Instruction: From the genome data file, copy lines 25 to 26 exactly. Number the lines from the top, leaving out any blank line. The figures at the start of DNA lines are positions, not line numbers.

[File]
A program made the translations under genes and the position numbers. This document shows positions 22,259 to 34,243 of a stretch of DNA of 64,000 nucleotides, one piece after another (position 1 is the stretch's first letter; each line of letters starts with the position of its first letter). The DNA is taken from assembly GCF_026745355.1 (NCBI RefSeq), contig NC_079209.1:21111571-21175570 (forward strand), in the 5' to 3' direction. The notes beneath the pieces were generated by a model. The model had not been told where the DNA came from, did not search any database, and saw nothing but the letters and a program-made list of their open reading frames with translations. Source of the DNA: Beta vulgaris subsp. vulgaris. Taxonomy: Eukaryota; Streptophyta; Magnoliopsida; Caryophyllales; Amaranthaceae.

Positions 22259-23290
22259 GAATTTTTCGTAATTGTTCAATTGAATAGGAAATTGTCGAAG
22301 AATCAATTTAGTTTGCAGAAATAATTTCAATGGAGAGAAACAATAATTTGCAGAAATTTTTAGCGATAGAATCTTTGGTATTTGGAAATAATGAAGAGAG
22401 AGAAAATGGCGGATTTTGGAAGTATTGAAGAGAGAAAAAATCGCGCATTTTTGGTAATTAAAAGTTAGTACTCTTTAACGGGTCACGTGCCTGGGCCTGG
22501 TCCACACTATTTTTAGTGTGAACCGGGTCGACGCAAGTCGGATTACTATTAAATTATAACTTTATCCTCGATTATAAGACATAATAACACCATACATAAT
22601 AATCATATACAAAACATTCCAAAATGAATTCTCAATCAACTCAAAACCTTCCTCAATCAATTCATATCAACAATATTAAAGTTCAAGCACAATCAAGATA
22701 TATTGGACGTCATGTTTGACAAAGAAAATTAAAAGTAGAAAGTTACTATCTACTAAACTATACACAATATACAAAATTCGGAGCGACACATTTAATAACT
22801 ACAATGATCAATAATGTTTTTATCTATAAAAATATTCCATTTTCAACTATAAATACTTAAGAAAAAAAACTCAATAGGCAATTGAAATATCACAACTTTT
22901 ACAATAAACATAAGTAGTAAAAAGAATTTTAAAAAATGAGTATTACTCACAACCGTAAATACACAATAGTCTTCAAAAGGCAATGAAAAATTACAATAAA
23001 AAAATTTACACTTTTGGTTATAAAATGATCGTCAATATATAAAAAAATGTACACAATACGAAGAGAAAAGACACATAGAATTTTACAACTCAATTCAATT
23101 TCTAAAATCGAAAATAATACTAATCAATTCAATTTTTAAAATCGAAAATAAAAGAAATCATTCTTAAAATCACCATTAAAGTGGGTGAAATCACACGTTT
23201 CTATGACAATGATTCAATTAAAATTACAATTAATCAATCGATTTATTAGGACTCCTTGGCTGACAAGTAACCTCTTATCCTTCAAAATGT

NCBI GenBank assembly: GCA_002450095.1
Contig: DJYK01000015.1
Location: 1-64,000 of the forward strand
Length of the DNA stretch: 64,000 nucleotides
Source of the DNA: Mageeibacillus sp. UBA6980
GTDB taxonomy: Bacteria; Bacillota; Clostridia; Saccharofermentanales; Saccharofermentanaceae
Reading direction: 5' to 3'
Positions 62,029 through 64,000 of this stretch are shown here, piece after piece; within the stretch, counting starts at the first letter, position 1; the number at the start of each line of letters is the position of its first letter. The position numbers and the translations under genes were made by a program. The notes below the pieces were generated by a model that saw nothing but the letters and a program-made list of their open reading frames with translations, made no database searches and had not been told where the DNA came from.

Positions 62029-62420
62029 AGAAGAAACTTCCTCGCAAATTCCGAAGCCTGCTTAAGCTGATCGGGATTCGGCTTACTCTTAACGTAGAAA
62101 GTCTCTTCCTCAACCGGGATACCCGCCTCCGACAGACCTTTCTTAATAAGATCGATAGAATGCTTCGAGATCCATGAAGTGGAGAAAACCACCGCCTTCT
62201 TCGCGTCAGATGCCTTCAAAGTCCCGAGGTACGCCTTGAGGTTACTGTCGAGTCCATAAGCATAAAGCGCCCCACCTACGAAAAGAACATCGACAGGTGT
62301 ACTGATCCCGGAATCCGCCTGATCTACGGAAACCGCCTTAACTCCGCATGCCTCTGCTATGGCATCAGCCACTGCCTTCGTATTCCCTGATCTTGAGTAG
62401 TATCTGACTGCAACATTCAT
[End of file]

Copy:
62201 TCGCGTCAGATGCCTTCAAAGTCCCGAGGTACGCCTTGAGGTTACTGTCGAGTCCATAAGCATAAAGCGCCCCACCTACGAAAAGAACATCGACAGGTGT
62301 ACTGATCCCGGAATCCGCCTGATCTACGGAAACCGCCTTAACTCCGCATGCCTCTGCTATGGCATCAGCCACTGCCTTCGTATTCCCTGATCTTGAGTAG